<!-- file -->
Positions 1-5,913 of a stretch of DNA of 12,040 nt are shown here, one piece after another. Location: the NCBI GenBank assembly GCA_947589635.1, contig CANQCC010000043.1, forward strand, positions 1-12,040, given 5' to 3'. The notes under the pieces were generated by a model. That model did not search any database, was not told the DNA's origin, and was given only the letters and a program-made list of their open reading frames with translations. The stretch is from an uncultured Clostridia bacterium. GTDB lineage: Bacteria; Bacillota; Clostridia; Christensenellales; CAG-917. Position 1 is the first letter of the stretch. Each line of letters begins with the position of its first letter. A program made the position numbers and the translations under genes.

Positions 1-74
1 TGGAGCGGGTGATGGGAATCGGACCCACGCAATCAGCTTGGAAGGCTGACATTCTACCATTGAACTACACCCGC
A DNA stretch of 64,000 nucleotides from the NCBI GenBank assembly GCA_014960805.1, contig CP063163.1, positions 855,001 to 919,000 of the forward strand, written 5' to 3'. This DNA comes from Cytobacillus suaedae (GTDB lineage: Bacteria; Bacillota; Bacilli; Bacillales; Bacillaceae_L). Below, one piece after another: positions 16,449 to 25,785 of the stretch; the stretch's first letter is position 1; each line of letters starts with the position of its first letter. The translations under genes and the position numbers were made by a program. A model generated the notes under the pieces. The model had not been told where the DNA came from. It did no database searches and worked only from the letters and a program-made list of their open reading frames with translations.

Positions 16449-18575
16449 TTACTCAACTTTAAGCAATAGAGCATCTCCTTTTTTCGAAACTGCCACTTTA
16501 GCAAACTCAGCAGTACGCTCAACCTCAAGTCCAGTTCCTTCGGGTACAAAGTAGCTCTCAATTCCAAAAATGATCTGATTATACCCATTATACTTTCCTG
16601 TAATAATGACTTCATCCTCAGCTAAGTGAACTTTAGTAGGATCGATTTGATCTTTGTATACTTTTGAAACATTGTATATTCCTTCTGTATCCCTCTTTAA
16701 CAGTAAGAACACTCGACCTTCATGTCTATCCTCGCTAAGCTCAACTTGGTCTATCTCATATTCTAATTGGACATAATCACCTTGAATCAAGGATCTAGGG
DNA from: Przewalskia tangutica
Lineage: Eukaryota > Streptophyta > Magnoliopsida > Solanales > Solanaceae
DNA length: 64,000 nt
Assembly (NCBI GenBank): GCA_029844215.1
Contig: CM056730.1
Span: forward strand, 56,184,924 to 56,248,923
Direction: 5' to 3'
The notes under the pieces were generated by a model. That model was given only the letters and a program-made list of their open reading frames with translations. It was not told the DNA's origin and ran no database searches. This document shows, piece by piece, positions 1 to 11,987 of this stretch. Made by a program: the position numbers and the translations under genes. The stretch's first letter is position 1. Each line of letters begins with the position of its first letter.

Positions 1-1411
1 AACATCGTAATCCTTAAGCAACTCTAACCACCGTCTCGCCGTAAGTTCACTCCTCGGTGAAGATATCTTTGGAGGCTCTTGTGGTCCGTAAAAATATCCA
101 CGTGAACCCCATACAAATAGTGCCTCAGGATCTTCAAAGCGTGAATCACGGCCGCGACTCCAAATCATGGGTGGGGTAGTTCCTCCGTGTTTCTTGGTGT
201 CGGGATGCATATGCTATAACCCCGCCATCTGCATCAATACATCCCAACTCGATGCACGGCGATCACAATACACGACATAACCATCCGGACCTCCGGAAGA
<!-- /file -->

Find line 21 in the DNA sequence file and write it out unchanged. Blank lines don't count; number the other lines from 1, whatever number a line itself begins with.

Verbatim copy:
201 CGGGATGCATATGCTATAACCCCGCCATCTGCATCAATACATCCCAACTCGATGCACGGCGATCACAATACACGACATAACCATCCGGACCTCCGGAAGA